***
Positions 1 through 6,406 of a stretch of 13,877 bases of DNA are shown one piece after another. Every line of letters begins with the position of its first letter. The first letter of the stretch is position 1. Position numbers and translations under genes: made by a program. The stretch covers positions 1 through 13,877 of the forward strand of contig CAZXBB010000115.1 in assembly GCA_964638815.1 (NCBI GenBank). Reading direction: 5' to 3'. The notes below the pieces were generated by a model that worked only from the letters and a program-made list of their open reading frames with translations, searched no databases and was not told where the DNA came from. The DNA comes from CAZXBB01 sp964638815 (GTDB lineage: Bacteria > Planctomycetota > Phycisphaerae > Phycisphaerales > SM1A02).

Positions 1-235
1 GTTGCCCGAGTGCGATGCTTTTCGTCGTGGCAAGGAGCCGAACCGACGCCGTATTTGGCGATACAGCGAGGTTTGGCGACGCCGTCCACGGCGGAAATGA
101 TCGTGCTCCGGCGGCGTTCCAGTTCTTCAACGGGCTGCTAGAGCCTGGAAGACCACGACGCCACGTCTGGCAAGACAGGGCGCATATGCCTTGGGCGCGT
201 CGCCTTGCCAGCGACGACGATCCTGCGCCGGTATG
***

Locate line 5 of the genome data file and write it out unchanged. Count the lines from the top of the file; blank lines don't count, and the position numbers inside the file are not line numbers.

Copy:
201 CGCCTTGCCAGCGACGACGATCCTGCGCCGGTATG